Day 8. Sunday, 15 July 2012.
Upon original thought, I supposed that today was halfway day, but then I realized that Sunday (the day we arrived) minus Tuesday (the day we are finished) divided by 2(for average) = Monday. So I guess that means halfway day is tomorrow, right? I guess the cigars and brandy will have to wait…
When Caitlin last left us off, we were getting ready to deploy the TRM with almost everything on the ship that floated (with the exception of lifejackets and humans treading water) the purpose of increasing positive buoyancy and easing it to the bottom. When John and I relieved the midnight watch, everyone knew what time it was…. Jason time. The plan was to deploy Jason and take a look at our TRM, pick it up, and carefully place it next to the TRM from Scripps (University of California at San Diego School of Oceanography). When we got down there, we found our instrument had drifted nearly 100 meters in the ocean currents, rendering it 150 meters away from the Scripps instrument; this was certainly not ideal.
The deployment of Jason and Medea went off without a hitch; however, there was a fundamental problem with the engineering in this deployment plan. Many variables come into play with this plan, and one major unknown was the true weight of the TRM. Unfortunately, when we arrived on scene, it was a worst-case-scenario. Even after Jason pulled his knife and meticulously cut the added weight free from the TRM, he was unable to lift it from the ground. The team was forced to abandon the TRM and let it collect its data from its current position. Of course not all is lost in doing this, orientation photos of both the Scripps instrument and the Lamont instrument were recorded, so any seismic activity could be analyzed as such from the overlap in data (photos from HD Grab). Most importantly, lessons were learned and there are still TRM’s to be deployed.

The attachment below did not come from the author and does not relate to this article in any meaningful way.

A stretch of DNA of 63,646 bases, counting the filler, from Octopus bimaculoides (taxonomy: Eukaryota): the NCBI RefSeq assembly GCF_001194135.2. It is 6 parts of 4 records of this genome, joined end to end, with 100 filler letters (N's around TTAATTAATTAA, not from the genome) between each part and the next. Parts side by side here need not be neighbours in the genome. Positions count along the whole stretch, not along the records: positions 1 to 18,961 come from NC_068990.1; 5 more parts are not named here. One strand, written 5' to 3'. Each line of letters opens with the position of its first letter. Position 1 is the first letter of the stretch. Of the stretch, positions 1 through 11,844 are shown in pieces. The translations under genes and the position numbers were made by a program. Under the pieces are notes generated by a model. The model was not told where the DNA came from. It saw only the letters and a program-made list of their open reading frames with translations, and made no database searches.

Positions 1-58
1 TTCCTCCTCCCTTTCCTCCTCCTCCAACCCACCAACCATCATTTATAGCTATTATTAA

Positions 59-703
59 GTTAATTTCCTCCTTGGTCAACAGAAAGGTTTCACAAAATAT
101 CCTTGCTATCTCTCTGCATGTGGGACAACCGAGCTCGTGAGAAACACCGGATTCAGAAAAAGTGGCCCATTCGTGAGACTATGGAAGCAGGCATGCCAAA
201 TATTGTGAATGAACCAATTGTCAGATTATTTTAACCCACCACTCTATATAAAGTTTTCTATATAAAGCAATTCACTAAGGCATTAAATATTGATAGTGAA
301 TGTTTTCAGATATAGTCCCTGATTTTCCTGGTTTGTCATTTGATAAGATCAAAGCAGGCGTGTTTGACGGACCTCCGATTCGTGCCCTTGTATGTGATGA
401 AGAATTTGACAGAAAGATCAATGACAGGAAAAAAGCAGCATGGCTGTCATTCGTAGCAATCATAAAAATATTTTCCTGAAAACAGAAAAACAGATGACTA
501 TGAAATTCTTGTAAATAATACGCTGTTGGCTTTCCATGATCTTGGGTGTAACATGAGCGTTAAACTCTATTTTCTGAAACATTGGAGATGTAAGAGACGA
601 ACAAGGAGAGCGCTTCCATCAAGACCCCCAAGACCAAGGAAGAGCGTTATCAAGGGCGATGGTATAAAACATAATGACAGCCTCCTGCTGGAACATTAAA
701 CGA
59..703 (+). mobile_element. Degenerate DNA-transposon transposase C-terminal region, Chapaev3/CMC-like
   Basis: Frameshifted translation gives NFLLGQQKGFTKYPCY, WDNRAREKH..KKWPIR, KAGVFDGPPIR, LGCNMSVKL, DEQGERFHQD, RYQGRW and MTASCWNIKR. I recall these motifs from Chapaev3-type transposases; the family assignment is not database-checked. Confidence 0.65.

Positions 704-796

The next few watches saw little action in the line of science, with the highlight coming on Caitlin, Natsumi and Cheng’s watch. They retrieved a deep water OBS with little trouble at all. The highlight on my watch came when I snuck up to the O-deck for a minute and saw 6! Pacific White Sided dolphins (photos from Barry). That was a nice perk to get me through the watch. After-watch saw another “Dale Highlight Reel” moment when I was informed that the Captain had put a few lines in the water back aft. Seeing the excitement in my face, Hanna and Astrika were nice enough to relieve me early so I could go tend to them (iPhone photos). I spoke with Wayne, a retired Coast Guard Commander and Jason Team Member at length about his time in the Coast Guard and his love of fishing. It was nice to have the conversation; all that was missing was a beer! Even though we didn’t catch anything, those of you who know me well know that you won’t be able to wipe this smile off my face the rest of the night. Time to go get some chow! Until tomorrow….
Tot: 0.16s; Tpl: 0.008s; cc: 8; qc: 48; dbt: 0.0624s; 1; m:apollo w:www (18.104.22.168); sld: 2;
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